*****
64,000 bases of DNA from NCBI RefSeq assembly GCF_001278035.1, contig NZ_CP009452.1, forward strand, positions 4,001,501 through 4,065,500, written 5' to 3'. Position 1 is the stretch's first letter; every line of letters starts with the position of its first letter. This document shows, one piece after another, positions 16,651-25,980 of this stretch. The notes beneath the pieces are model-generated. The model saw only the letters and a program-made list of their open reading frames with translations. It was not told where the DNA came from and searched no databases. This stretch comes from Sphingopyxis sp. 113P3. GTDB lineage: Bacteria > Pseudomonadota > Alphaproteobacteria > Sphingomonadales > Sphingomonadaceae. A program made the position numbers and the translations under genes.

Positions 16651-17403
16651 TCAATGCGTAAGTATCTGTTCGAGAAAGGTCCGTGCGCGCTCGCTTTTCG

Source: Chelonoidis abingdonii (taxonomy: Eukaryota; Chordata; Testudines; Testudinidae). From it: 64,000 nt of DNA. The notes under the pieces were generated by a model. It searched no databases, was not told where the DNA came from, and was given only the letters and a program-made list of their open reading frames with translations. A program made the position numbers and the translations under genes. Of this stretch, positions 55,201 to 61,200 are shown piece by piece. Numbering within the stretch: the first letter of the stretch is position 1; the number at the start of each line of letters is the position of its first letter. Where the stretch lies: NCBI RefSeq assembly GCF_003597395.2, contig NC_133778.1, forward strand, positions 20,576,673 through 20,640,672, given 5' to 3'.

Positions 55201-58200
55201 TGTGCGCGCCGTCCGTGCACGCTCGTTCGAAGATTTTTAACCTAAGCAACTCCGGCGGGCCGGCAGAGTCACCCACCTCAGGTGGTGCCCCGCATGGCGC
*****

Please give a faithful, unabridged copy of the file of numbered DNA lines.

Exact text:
64,000 bases of DNA from NCBI RefSeq assembly GCF_001278035.1, contig NZ_CP009452.1, forward strand, positions 4,001,501 through 4,065,500, written 5' to 3'. Position 1 is the stretch's first letter; every line of letters starts with the position of its first letter. This document shows, one piece after another, positions 16,651-25,980 of this stretch. The notes beneath the pieces are model-generated. The model saw only the letters and a program-made list of their open reading frames with translations. It was not told where the DNA came from and searched no databases. This stretch comes from Sphingopyxis sp. 113P3. GTDB lineage: Bacteria > Pseudomonadota > Alphaproteobacteria > Sphingomonadales > Sphingomonadaceae. A program made the position numbers and the translations under genes.

Positions 16651-17403
16651 TCAATGCGTAAGTATCTGTTCGAGAAAGGTCCGTGCGCGCTCGCTTTTCG

Source: Chelonoidis abingdonii (taxonomy: Eukaryota; Chordata; Testudines; Testudinidae). From it: 64,000 nt of DNA. The notes under the pieces were generated by a model. It searched no databases, was not told where the DNA came from, and was given only the letters and a program-made list of their open reading frames with translations. A program made the position numbers and the translations under genes. Of this stretch, positions 55,201 to 61,200 are shown piece by piece. Numbering within the stretch: the first letter of the stretch is position 1; the number at the start of each line of letters is the position of its first letter. Where the stretch lies: NCBI RefSeq assembly GCF_003597395.2, contig NC_133778.1, forward strand, positions 20,576,673 through 20,640,672, given 5' to 3'.

Positions 55201-58200
55201 TGTGCGCGCCGTCCGTGCACGCTCGTTCGAAGATTTTTAACCTAAGCAACTCCGGCGGGCCGGCAGAGTCACCCACCTCAGGTGGTGCCCCGCATGGCGC